Materials and methods

This study was approved by the Institutional Review Board of Nantes University.

MSC culture

Adult rat MSCs were obtained from LEW.1A and LEW.1W (complete major histocompatibility complex [MHC] I and II mismatch) bone marrow cells collected by flushing femurs and tibias with alpha MEM medium supplemented with 20% fetal calf serum, penicillin, and streptomycin. Adult rat MSCs were regularly split using trypsin and used before passage 4. Culture of human MSCs was performed in the same conditions from bone marrow aspirates from healthy volunteer donors who had provided informed consent in accordance with the Declaration of Helsinki. Adherent cells displayed a morphology and phenotype AbCys, Paris, France typical of MSCs, as shown by the expression of CD90, CD73, CD105, and the virtual absence of CD45+ cells (Table S1, available on the Blood website; see the Supplemental Materials link at the top of the online article). Their identification as MSCs was further confirmed by their ability to differentiate into adipocytes and osteoblasts under appropriate culture conditions (data not shown).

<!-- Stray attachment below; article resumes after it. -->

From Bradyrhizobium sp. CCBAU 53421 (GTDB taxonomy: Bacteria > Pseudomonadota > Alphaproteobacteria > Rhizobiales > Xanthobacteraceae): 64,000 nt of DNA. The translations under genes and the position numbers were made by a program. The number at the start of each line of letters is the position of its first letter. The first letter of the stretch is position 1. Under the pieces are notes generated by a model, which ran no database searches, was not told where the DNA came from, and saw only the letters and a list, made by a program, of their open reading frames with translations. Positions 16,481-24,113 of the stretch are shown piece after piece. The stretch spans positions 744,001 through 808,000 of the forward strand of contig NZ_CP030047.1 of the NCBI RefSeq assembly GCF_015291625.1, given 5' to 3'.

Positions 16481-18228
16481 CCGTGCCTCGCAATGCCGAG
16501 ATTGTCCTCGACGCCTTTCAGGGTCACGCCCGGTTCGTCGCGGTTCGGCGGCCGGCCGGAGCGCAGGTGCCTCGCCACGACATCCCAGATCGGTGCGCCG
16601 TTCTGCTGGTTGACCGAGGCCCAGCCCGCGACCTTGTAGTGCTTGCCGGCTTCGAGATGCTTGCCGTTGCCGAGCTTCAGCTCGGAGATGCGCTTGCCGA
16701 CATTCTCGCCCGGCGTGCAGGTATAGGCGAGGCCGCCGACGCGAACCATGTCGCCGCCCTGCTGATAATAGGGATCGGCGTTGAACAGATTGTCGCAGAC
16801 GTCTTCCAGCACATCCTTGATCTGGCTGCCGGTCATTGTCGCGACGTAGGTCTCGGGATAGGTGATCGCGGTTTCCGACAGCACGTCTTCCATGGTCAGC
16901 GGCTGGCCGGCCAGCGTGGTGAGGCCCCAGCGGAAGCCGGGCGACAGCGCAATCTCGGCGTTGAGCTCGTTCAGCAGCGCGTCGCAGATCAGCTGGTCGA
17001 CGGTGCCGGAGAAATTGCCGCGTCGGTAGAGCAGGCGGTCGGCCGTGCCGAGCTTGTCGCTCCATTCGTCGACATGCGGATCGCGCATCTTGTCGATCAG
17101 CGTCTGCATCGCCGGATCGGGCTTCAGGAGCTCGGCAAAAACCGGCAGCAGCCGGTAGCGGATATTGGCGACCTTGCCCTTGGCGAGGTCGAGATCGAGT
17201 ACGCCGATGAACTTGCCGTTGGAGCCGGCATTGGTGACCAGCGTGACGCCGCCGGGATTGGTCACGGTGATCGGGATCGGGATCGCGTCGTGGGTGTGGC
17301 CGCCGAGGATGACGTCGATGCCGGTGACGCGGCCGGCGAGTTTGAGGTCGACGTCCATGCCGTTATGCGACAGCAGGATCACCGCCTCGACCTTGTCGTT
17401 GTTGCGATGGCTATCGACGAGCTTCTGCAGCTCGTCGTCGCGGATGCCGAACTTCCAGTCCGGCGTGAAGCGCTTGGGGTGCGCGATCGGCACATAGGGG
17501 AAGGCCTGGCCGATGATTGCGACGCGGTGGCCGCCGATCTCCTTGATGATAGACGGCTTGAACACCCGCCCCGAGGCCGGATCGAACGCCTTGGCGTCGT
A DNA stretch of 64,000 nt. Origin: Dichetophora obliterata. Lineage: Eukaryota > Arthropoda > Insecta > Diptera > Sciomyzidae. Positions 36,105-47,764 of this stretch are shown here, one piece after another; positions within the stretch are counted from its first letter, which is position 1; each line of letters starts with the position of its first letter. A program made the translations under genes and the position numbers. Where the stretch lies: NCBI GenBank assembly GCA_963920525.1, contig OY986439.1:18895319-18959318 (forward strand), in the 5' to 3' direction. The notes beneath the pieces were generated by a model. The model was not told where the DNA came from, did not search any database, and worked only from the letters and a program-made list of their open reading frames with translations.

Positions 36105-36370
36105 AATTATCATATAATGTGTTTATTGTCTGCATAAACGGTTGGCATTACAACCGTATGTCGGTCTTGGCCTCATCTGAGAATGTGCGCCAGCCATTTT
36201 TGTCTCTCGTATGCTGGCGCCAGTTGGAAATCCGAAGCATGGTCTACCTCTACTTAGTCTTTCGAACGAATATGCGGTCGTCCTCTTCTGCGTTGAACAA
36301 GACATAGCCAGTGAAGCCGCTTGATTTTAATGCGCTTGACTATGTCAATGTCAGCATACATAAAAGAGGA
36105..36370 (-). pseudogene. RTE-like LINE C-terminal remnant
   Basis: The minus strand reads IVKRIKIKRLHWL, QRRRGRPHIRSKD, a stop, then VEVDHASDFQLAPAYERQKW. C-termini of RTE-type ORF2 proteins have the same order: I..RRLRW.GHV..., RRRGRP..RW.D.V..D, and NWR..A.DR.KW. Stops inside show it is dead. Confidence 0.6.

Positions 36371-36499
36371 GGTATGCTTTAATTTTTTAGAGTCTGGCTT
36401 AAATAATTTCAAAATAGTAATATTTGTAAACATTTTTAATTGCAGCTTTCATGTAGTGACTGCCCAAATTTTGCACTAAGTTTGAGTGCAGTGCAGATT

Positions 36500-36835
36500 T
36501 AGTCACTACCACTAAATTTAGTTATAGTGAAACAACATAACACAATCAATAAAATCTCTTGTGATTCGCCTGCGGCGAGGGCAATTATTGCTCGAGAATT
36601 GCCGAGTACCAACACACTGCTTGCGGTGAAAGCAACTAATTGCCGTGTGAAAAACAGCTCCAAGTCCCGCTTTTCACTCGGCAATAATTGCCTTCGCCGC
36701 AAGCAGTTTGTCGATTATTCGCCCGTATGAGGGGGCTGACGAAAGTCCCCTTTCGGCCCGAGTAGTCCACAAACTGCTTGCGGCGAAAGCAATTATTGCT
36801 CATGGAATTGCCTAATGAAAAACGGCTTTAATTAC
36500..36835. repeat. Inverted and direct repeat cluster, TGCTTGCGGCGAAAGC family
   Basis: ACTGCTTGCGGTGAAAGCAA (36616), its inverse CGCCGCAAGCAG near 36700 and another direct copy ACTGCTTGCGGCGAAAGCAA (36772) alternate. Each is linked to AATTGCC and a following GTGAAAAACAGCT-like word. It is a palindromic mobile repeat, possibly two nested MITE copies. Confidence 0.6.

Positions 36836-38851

Immunocytology and Western blot

The anti-rat and anti-human HO-1 polyclonal antisera were from Stressgen (San Diego, CA). The rabbit anti-iNOS polyclonal antibody was from Sigma (St Louis, MO). Primary antibody binding was determined using FITC-conjugated goat anti-rabbit IgG (Pierce, Rockford, IL). Anti-CD45 staining was performed using the OX1 + OX30 clones.

Western blot analyses were performed as previously described.14

Allogeneic stimulation

In rat experiments, T cells (95%-98% pure) from LEW 1A lymph nodes were stimulated by allogeneic LEW.1W APCs (Nycodenz [AbCys, Paris France] low-density fraction from the spleen) in the absence or presence of LEW.1A MSCs. Proliferation was measured by assessment of thymidine uptake. In human mixed leukocyte reactions (MLRs), irradiated allogeneic peripheral blood mononuclear cells (PBMCs) were used as stimulators of nonirradiated PBMCs.


Heterotopic cardiac allografts were performed as previously described.16

Image acquisition

Slides were viewed with either a 40×/0.65 Ph2 (Figure 1B) or a 63×/1.25 oil (Figure 2A) objective using Dabco (Sigma) mounting medium and a Zeiss (Paris, France) Axioskopz microscope. Images were acquired with a Zeiss AxioCam HRC camera and processed using Zeiss AxioVision Rel version 4.2 software.